There is currently sparse experimental evidence on the effect of central atherosclerosis on skeletal muscle biology. Hyperlipidaemia–a major risk factor of atherosclerosis and PAD–is considered an important step in atherogenesis [23, 266,267,268]. Excess cholesterol leads to endothelial dysfunction that in turn promotes expression of pro-inflammatory cytokines, such as TNFα and IL-6 and ROS overproduction [23, 266]. ROS production from several enzymes such as NADPH oxidases, xanthine oxidase and uncoupled eNOS lead to oxidative stress and activation of NF-κB, which enhances the expression of pro-inflammatory cytokines, such as TNFα and IL-6 and reinforces further production of ROS [269,270,271,272]. In addition, pro-inflammatory cytokines promote further activation of redox-sensitive transcription factors by means of several signalling pathways that contribute to additional ROS production from the vasculature [273, 274].

Since hyperlipidaemia impacts on the liver and adipose tissue, it can be speculated that skeletal muscle can be affected as well taken into account the molecular crosstalk among these metabolically active tissues [147, 275,276,277,278]. In fact, triglyceride accumulation in the adipose tissue leads to increased expression of pro-inflammatory cytokines and adipokines, such as resistin and visfatin that beyond promoting atherosclerosis, could potentially induce oxidative stress in skeletal muscle [147, 276,277,278,279]. Systemic low grade inflammation is evident in both Ldlr-/- and ApoE-/- experimental atherosclerotic mouse models with increased plasma concentrations of TNFα, IL1β and MCP1 [194]. Pro-inflammatory cytokines in circulation could trigger redox-sensitive transcription factors in skeletal muscle promoting ROS and pro-inflammatory cytokine production from muscle cells in a similar way as in insulin resistant patients [277, 278]. Collectively, it can be speculated that systemic low grade inflammation may also affect skeletal muscle metabolic homeostasis in PAD.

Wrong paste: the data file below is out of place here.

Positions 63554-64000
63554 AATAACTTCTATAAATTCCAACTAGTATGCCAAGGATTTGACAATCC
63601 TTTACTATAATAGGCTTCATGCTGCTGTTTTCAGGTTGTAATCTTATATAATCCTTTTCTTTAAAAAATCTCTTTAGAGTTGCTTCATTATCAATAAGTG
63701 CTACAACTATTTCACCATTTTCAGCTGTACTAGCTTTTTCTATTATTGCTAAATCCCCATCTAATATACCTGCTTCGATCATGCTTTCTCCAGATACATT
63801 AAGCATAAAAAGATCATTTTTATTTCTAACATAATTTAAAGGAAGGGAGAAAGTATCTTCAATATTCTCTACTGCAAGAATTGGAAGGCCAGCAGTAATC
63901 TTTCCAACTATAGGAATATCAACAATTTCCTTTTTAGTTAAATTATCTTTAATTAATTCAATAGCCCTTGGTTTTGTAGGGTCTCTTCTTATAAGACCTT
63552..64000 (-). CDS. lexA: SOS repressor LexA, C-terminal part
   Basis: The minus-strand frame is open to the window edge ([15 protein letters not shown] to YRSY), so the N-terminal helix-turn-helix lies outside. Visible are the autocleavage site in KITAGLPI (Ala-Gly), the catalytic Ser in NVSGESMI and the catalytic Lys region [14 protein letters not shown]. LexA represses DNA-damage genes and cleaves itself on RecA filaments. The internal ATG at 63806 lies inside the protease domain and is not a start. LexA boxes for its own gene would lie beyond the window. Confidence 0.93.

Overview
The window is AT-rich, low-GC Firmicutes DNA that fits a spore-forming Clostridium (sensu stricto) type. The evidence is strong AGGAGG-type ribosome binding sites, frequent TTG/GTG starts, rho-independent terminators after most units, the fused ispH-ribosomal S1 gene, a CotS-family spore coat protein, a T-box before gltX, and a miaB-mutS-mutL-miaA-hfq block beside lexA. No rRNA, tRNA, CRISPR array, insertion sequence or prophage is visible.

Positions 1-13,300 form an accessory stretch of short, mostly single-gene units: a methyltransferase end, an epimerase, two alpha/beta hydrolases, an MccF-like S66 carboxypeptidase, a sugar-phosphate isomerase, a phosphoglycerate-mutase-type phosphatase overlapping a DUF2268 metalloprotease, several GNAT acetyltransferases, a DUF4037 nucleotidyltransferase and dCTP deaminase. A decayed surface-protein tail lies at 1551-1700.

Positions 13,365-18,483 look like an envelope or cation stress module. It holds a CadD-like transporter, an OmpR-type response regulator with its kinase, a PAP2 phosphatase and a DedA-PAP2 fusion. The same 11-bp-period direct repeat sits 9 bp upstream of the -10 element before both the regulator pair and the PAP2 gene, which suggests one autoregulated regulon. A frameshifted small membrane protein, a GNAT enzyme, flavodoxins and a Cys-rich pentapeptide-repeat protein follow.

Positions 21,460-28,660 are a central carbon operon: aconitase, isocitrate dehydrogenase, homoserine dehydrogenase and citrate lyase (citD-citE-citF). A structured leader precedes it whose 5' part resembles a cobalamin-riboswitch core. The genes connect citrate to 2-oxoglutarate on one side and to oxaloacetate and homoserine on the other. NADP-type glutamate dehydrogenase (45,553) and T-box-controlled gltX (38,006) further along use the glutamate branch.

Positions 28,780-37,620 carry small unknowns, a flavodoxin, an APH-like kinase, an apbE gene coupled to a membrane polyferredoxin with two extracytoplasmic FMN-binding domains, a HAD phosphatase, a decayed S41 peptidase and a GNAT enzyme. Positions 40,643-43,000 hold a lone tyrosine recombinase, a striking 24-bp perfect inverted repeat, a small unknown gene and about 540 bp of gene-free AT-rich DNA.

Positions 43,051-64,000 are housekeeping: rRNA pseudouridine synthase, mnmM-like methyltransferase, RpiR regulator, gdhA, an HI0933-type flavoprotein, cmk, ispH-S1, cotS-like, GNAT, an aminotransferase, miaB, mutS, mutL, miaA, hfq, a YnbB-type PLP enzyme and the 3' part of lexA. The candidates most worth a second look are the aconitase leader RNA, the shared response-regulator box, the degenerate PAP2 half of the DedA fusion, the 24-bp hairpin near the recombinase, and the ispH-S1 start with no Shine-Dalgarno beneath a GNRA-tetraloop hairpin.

Another factor that may be affecting muscle pathophysiology is the peptide hormone angiotensin II that has been found to contribute to atherogenesis and progression of atherosclerosis [280]. Angiotensin II is a potent vasoconstrictor and pro-inflammatory peptide that induces vascular endothelial dysfunction in multiple ways by enhancing i) the secretion of pro-inflammatory cytokines, ii) production of ROS, iii) expression of oxidised LDL receptor and iv) expression of matrix metalloproteinases from the endothelium [280]. Moreover, angiotensin II and its receptors are expressed in human atherosclerotic plaques from the majority of the cells that reside in the plaque such as macrophages, endothelial cells and smooth muscle cells [280]. Similarly, angiotensin II and its receptor angiotensin II type-1 receptor (AT1) are expressed in lesions of atherosclerotic animal models [280]. The substantial role of angiotensin II in atherosclerosis progression has been demonstrated in AT1-/-/ApoE-/- mice that exhibited diminished atherosclerotic burden and vascular ROS production [281]. Importantly, treatment of ApoE-/- mice with an AT1 receptor antagonist inhibited progression of atherosclerosis [281]. In a different study, treatment of ApoE-/- mice with an AT1 receptor antagonist and simultaneous infusion with angiotensin II inhibited progression of atherosclerosis by decreasing the expression of pro-inflammatory markers and ROS production from the endothelium [282]. The aforementioned effects of angiotensin II on progression of atherosclerosis are independent of systemic blood pressure changes, since treatment of ApoE-/- mice with a calcium antagonist or a vasodilator did not affect lesion progression [281, 282].